NADINE RUBIN wanted to give her daughter the trip of a lifetime for her 21st birthday. They were planning to visit Hong Kong because her daughter was interested in fashion. “But I wanted to do something else,” Ms. Rubin said. “I’d heard Vietnam was beautiful, but I had mixed feelings about it because I knew people involved with the war.”
But then Ms. Rubin, who lives in Westport, Conn., talked with Lydia Dean, president of GoPhilanthropic (www.gophilanthropic.com), a philanthropic travel company formed about a year ago. “I caught the bug,” Ms. Rubin said.
Ms. Rubin and her daughter, Bryce, decided to experience Vietnam through the lens of the Global Village Foundation, a nonprofit organization run by a humanitarian, Le Ly Hayslip, that distributes portable libraries — wooden boxes with shelving and room for 250 books — to Vietnamese communities. Ms. Rubin and her daughter bought and delivered a library to a village and met the students who would benefit from the books. “Going there and seeing those kids, to say I bawled my eyes out is an understatement,” Nadine Rubin said.
Philanthropic travel — which introduces tourists to local outfits working to better their communities — is on the rise. Companies like GoPhilanthropic are forming, and entrepreneurs like Stephen M. Case, a co-founder of AOL, are creating eco-friendly luxury resorts that give back to the community</strong> (www.revolution.com). The United Nations Foundation recently formed the Partnership for Global Sustainable Tourism Criteria (www.sustainabletourismcriteria.org), which issued guidelines for tourism companies.
“Travel philanthropy is now core to sustainability,” said David Krantz, program director for the Center on Ecotourism and Sustainable Development (www.ecotourismcesd.org). “In terms of responsible practices, originally companies were following more of a charity model. It was a lot of, ‘I give a check, take a picture and walk away.’ ”
The 2008 Travelers’ Philanthropy Conference, organized by the center, will take place next month in Tanzania. Between 200 and 250 participants are expected, up from the 80 people who attended the first conference at Stanford University in 2004.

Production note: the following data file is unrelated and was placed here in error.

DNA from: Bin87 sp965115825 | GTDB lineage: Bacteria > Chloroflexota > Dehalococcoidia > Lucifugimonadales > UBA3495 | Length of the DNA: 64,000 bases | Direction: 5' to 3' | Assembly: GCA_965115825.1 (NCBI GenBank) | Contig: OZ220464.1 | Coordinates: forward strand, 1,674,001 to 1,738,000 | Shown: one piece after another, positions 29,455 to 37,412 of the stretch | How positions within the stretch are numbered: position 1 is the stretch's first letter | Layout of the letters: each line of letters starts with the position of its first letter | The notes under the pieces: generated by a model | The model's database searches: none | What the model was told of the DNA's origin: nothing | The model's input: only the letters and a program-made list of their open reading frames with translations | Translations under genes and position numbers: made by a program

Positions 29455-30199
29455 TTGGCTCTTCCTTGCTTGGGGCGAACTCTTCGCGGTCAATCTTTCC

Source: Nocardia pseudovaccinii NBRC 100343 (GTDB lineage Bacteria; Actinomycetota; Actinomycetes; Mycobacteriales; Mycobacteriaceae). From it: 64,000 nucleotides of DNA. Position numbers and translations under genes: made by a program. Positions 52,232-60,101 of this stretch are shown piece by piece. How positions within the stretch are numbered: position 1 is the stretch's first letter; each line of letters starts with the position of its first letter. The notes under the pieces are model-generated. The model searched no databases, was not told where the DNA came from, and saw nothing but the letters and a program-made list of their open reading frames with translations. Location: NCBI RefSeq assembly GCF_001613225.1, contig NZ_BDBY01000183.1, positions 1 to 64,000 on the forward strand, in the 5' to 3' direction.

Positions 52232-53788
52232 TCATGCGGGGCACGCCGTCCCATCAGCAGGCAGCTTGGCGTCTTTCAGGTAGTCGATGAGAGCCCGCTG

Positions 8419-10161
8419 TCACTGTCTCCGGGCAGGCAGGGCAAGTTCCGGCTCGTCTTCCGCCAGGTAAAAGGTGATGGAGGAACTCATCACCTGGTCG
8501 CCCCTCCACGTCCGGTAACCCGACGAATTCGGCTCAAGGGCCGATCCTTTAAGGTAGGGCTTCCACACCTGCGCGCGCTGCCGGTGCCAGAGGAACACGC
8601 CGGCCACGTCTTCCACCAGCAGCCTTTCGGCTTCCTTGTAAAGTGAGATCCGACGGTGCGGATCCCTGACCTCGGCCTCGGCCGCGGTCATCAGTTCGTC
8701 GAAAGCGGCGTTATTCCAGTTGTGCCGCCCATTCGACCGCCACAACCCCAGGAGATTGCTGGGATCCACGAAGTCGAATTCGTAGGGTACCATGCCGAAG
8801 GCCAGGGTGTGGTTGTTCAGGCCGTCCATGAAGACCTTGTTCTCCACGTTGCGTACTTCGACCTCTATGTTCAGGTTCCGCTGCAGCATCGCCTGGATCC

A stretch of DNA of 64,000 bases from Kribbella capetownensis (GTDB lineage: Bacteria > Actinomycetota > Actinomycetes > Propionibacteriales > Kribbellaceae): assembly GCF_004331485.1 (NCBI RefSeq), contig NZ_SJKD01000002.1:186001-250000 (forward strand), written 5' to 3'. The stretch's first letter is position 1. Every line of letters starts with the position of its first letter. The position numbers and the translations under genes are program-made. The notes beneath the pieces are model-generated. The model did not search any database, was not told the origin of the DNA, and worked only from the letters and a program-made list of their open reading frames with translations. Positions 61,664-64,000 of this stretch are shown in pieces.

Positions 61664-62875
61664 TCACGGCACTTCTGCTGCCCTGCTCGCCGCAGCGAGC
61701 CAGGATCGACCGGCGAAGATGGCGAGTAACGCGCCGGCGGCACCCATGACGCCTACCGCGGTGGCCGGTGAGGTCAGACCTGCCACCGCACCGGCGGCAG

“We realized that it was a bit of an ivory tower exercise,” Mr. Krantz said. “The choir was there, and the preachers too, but this time we wanted to make it take place where travelers’ philanthropy happens, where there are local communities receiving support, as well as a large safari industry.”
How philanthropic travel companies handle donations can vary. While GoPhilanthropic advises clients to write checks directly to its nonprofit partners for tangible objects like wells or portable libraries, Exquisite Safaris Philanthropic Travel (www.exquisitesafaris.com), a two-and-a-half-year-old company, donates $250 per trip participant to its nonprofit partner in question.
“Philanthropic travel is about traveling with an intention, with an open heart,” said David Chamberlain, president of Exquisite Safaris. “We need people to visit, connect at the heart and go home and talk about it and try to raise money. That’s philanthropic travel.”
Exquisite Safaris is organizing its first tour in the United States this spring, when it will take participants to observe the effects of the coal mining practice of mountaintop removal in Appalachia.
Though not a tourism outfit, the American Jewish World Service (www.ajws.org), which is dedicated to alleviating poverty in the developing world, has recently become more serious about its “study tours.”
“People who travel with us see the country in a way that no other American tourist can,” said Ruth W. Messinger, president of the organization. “If we take you into a township, we’ll introduce you to a woman who’s started an organization to fight H.I.V. and to other women who are starting microfinance businesses.” American Jewish World Service provides financing to all groups visited on its study tours.
Susan Raanan of New York went to South Africa two years ago on one study tour. “In each location, we visited mostly mom-and-pop social service organizations that had grown to become important in their communities,” she said. “It was such a privilege to meet these women who had done very heroic things with very little.” Ms. Raanan is now a volunteer with the group.
Scott Gordon of Washington was also inspired after a trip he and his wife took with GoPhilanthropic. The couple visited the Elephant Nature Foundation in Thailand, where abandoned elephants are tended by a Thai woman who has acquired a tract of land. “My goal is to help the organization acquire more land,” Mr. Gordon said. “Our dream is to have our own animal rescue center.”
Source: The New York Times